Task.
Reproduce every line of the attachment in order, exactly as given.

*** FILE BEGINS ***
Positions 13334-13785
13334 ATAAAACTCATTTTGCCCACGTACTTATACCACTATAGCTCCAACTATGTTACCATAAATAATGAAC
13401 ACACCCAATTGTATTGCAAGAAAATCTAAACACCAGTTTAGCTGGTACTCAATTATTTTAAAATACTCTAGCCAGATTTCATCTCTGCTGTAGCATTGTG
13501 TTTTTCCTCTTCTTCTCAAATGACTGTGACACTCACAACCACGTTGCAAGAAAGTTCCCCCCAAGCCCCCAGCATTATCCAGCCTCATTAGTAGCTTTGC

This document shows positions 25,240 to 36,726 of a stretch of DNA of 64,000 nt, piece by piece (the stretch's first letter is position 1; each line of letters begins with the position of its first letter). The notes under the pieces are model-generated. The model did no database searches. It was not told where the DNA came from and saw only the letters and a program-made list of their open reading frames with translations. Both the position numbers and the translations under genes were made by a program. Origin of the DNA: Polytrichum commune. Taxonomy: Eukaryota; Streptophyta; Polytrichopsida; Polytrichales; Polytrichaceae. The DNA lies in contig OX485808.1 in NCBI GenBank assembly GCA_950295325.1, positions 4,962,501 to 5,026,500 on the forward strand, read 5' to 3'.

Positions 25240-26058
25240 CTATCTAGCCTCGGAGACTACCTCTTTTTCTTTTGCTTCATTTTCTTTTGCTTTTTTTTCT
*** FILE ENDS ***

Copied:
Positions 13334-13785
13334 ATAAAACTCATTTTGCCCACGTACTTATACCACTATAGCTCCAACTATGTTACCATAAATAATGAAC
13401 ACACCCAATTGTATTGCAAGAAAATCTAAACACCAGTTTAGCTGGTACTCAATTATTTTAAAATACTCTAGCCAGATTTCATCTCTGCTGTAGCATTGTG
13501 TTTTTCCTCTTCTTCTCAAATGACTGTGACACTCACAACCACGTTGCAAGAAAGTTCCCCCCAAGCCCCCAGCATTATCCAGCCTCATTAGTAGCTTTGC

This document shows positions 25,240 to 36,726 of a stretch of DNA of 64,000 nt, piece by piece (the stretch's first letter is position 1; each line of letters begins with the position of its first letter). The notes under the pieces are model-generated. The model did no database searches. It was not told where the DNA came from and saw only the letters and a program-made list of their open reading frames with translations. Both the position numbers and the translations under genes were made by a program. Origin of the DNA: Polytrichum commune. Taxonomy: Eukaryota; Streptophyta; Polytrichopsida; Polytrichales; Polytrichaceae. The DNA lies in contig OX485808.1 in NCBI GenBank assembly GCA_950295325.1, positions 4,962,501 to 5,026,500 on the forward strand, read 5' to 3'.

Positions 25240-26058
25240 CTATCTAGCCTCGGAGACTACCTCTTTTTCTTTTGCTTCATTTTCTTTTGCTTTTTTTTCT